Baby termites look like smaller versions of adult termites. Because termites undergo incomplete metamorphosis, they do not start out as caterpillars and then pupate. They begin as small larvae that successively molt until they are adults.
Termites live in colonies that can house millions of individuals and at least one queen. When an egg is laid, it is taken to a nursery cell and cared for. When the larva hatches, it eventually molts into a nymph and then into a worker termite. The worker termite can then molt into a soldier termite. Sometimes, workers molt into reproductives, which fly away to start new colonies.Learn More
Not all termites bite, but some species, such as Formosan termites, are known to bite people. They do not cause any health problem or infection when they bite people.Full Answer >
Termites eat the cellulose that is found within wood and plant cell walls. Although termites do not eat and gather nutrients from foam, drywall, lead and plastics, they often chew through the material.Full Answer >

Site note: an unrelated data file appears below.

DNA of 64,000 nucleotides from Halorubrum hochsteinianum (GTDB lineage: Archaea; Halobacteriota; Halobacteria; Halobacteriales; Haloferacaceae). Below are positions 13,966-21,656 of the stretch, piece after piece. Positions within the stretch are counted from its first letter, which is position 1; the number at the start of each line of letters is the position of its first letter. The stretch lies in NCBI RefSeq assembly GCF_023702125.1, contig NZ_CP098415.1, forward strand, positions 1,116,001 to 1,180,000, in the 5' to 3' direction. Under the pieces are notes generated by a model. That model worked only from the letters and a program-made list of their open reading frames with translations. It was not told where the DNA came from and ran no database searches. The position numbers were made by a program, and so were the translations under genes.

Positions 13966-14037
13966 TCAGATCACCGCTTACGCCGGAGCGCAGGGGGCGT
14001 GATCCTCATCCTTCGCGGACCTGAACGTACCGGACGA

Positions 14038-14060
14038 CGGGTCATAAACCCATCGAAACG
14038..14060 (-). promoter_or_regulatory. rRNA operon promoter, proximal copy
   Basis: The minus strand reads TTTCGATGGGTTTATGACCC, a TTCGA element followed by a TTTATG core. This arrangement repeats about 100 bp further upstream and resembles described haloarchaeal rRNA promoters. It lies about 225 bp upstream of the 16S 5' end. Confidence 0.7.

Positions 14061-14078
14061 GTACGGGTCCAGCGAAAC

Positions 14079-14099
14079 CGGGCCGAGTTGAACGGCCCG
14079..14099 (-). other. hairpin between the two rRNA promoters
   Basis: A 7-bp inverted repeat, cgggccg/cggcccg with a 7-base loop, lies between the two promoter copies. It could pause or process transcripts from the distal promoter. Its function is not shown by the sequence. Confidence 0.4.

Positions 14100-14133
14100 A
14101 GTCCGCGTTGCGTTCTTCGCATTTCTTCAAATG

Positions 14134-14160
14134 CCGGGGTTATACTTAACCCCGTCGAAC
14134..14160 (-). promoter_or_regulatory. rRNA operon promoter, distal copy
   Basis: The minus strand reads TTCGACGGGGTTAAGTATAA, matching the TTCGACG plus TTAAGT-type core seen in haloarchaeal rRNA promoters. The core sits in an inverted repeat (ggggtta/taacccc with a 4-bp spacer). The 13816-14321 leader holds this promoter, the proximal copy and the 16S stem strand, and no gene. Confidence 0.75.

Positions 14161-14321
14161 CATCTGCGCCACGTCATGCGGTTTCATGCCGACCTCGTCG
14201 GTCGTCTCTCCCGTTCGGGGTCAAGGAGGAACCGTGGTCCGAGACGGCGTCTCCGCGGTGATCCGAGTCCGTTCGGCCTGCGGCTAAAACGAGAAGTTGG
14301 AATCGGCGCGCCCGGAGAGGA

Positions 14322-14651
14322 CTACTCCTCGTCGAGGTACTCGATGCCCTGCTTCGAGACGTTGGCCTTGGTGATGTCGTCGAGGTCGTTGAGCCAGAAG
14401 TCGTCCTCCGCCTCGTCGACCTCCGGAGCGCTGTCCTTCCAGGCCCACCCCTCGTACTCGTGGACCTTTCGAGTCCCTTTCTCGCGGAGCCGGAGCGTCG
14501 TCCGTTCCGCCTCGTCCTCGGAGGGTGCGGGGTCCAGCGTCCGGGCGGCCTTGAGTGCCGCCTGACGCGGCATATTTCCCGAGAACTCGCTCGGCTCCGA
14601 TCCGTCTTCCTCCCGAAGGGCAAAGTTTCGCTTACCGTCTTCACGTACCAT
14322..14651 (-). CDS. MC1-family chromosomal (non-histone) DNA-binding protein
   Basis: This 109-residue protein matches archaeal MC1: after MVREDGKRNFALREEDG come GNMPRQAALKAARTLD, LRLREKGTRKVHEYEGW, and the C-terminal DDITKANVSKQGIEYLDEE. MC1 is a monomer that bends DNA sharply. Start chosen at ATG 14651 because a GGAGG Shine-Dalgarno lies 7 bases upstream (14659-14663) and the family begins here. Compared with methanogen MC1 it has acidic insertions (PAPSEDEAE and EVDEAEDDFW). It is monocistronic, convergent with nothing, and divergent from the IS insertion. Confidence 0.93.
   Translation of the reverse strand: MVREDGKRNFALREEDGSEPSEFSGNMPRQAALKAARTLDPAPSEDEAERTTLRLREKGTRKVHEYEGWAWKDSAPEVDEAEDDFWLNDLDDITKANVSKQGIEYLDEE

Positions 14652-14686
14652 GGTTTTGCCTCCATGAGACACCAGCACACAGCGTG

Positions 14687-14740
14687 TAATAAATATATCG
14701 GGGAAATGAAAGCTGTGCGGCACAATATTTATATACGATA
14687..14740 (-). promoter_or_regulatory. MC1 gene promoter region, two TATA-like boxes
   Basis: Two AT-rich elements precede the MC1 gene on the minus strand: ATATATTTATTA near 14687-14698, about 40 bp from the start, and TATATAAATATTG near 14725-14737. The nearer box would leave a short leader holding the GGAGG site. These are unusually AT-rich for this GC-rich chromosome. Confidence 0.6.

Termites do not like to eat cedar and avoid it if possible. Cedar contains a chemical that can be toxic to termites if ingested.Full Answer >
Termites have long, pale bodies; straight, beaded antennae; and rounded hind ends. Their antennae are roughly the same size as their heads. Worker and soldier termites don't have eyes, but reproductive termites do. Reproductive termites have four equal-sized wings, which they lose after mating.Full Answer >